Syndication Ratings: 'Live with Kelly and Ryan' Tops Talk with 34th Season Premiere

'Live with Kelly and Ryan' hosted its 34th season opener from executive producer Michael Gelman's home in Long Island.
'Live with Kelly and Ryan' hosted its 34th season opener from executive producer Michael Gelman's home in Long Island. (Image credit: Disney/'Live with Kelly and Ryan')

Live with Kelly and Ryan stayed in the talk lead in the week ending Sept. 12, which included the show’s 34th season premiere on Labor Day (Monday, Sept. 6).

Disney’s Live leaped 6% to a 1.7 live plus same day national household rating, according to Nielsen Media Research. Among daytime’s key demographic of women 25-54, Live led with a 0.7 followed by CBS Media Ventures’ Dr. Phil at a 0.5. In households, Phil, which premiered its 20th season on Sept. 13, was stable in second place at a 1.4. 

In sharp contrast to the recent daytime doldrums, seven of the top 12 talkers and all of the top four court shows climbed into the plus column even though as of Sept. 12 most syndicated strips had not yet launched their new seasons. 

NBCUniversal’s Maury moved up 11% to a 1.0. Warner Bros.’ Ellen DeGeneres, still in repeats as it prepared for its 19th and final season, notched a 14% increase to a 0.8, despite being preempted by the Sept. 9 NFL season opener in at least five of the top-30 markets, including Los Angeles. That tied NBCU’s steady Kelly Clarkson, headed into its third season, and Debmar-Mercury’s Wendy Williams, which also rallied 14%. Like Ellen, Kelly and Wendy both aired encore episodes all five days. 

Disney’s Tamron Hall premiered its third season and strengthened 17% to a 0.7 to tie CBS’ Rachael Ray, which stayed put. 

NBCU’s Steve Wilkos remained at a 0.6, tying Sony Pictures Television’s Dr. Oz, which recovered 20%. Reruns of CBS’ Drew Barrymore, which debuted its sophomore season on Sept. 13, fell back 20% to a 0.4. That tied NBCU’s out-of-production syndicated run of Jerry Springer, which ceased airing on The CW’s afternoon block and moved to other stations; the result was a 100% rise to a 0.4 after 52 consecutive weeks at a 0.2. 

Warner Bros.’s The Real registered a 0.3 for the 17th straight week. CBS’ The Doctors stayed at a 0.2 for the 29th week in a row. 

Repeats of CBS’ Judge Judy jumped 5% to a 4.6 to preside over the court shows and rank as syndication’s second highest rated show overall after Debmar-Mercury’s Family Feud. Judy has ended first-run production in syndication and is relaunching as Judy Justice on Amazon's IMDb TV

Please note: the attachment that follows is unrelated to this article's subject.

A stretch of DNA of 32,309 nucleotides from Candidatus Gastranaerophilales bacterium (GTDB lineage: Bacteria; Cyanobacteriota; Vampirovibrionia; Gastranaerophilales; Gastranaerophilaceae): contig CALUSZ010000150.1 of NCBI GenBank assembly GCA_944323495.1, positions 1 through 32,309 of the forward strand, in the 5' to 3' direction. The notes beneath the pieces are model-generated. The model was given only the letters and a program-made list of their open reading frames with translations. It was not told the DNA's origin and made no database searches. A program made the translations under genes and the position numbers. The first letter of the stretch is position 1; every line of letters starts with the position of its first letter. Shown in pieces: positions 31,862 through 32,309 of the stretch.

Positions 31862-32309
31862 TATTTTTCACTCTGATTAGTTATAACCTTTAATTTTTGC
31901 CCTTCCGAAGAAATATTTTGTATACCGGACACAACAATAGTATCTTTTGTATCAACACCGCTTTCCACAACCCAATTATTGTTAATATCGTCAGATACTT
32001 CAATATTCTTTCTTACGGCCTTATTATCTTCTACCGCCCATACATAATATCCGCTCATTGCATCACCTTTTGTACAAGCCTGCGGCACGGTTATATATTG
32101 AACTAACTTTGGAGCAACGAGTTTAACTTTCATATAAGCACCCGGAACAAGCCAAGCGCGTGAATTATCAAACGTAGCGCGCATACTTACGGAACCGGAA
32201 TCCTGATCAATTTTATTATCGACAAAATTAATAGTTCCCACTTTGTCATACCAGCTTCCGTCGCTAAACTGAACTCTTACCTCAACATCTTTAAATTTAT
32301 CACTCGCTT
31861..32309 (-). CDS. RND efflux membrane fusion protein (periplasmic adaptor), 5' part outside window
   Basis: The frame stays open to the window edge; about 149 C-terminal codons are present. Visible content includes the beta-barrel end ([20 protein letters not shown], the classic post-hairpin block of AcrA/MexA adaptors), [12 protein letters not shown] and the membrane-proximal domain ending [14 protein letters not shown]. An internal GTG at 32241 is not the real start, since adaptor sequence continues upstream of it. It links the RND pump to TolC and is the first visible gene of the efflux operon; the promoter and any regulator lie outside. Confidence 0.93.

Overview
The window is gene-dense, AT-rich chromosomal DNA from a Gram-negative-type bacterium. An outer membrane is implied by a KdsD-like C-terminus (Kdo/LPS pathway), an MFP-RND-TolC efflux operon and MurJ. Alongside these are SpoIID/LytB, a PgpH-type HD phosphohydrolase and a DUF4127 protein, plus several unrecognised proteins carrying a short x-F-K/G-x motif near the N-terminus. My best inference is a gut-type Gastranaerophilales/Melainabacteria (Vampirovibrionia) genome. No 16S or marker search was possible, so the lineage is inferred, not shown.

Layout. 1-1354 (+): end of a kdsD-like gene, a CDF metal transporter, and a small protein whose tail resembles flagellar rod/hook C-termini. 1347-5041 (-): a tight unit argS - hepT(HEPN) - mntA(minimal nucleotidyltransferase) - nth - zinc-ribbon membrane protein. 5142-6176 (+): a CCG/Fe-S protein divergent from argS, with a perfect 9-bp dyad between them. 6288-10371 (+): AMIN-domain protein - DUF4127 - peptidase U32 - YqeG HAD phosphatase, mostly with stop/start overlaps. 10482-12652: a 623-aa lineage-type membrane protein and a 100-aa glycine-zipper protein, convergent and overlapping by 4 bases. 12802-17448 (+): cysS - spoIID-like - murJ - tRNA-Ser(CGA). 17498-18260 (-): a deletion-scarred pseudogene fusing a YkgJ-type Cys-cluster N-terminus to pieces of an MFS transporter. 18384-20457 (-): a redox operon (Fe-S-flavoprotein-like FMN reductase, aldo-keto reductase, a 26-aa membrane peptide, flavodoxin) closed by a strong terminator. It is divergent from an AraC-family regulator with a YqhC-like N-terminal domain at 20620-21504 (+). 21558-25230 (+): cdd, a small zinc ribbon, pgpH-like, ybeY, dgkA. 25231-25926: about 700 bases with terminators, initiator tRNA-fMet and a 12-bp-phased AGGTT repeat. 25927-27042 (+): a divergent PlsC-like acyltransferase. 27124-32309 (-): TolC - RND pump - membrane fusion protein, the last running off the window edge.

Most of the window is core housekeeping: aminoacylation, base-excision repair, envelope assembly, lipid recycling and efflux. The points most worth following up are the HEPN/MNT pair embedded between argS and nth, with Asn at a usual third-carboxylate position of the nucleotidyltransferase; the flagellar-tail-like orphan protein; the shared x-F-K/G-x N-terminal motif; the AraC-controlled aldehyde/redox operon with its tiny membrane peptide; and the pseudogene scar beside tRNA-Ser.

CBS’ Hot Bench settled for a 7% gain to a 1.5. Warner Bros.’ People’s Court climbed 14% to a 0.8. Warner Bros.’ Judge Mathis added 17% to a 0.7. NBCU’s Judge Jerry sustained a 0.5 for a second straight week. 

Access and early fringe shows that air on NBC affiliates in some markets were blitzed on Sept. 9  due to the aforementioned NFL opener on Sept. 9 between the Dallas Cowboys and the 2021 Super Bowl champion Tampa Bay Buccaneers. In addition, a Sept. 10 concert in honor of the 20th anniversary of 9/11 preempted some shows in New York and other cities.

CBS’ Inside Edition eroded 14% to a 1.9 but remained in the magazine lead over sibling Entertainment Tonight, which relinquished 10% to a 1.8. NBCU’s Access Hollywood and Warner Bros.’ TMZ held their ground at a 0.8 and 0.7, respectively. 

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Warner Bros.’ Extra, which lost top market New York and others on Sept. 10, gave back 14% to a 0.6. CBS’ DailyMailTV delivered a series low 0.5 for the third time in four weeks. Fox’s Dish Nation negotiated a 0.3 for the 52nd time in the past 54 weeks. 

Debmar-Mercury’s Family Feud edged ahead 2% to a syndication-leading 5.6. CBS’ Wheel of Fortune slowed 9% to a 4.1, tying CBS’ Jeopardy!, which broke even with a second weekly rehash of its Tournament of Champions which had originally been held earlier this year.

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Fox’s 25 Words or Less logged a 0.8 for the fifth straight week. Entertainment Studios’ Funny You Should Ask dropped 20% to a 0.4. 

Disney’s internet video show RightThisMinute logged a 0.6 for a fifth consecutive week. 

Warner Bros.’ The Big Bang Theory softened 9% to a 2.1 but still led the off-network sitcoms. Disney’s Last Man Standing stood still at a 1.5. Warner Bros.’ Two and a Half Men was minus 10% to a 0.9, tying Sony’s The Goldbergs and Disney’s Modern Family, both of which were flat. Sony’s Seinfeld spurted 14% to a 0.8. Disney’s Family Guy gave away 13% to a 0.7, tying Warner Bros.’ Mike & Molly, which maintained a 0.7 for a third week. Finally, Warner Bros.’ 2 Broke Girls lost 14% to a 0.6, tying Disney’s Black-ish, which stayed at a 0.6 for the tenth straight week. 

Contributing editor Paige Albiniak has been covering the business of television for nearly 25 years. She is a longtime contributor to Next TV, Broadcasting + Cable and Multichannel News. She concurrently serves as editorial director for entertainment marketing association Promax. She has written for such publications as TVNewsCheck, The New York Post, Variety, CBS Watch and more. Albiniak was B+C’s Los Angeles bureau chief from September 2002 to 2004, and an associate editor covering Congress and lobbying for the magazine in Washington, D.C., from January 1997-September 2002.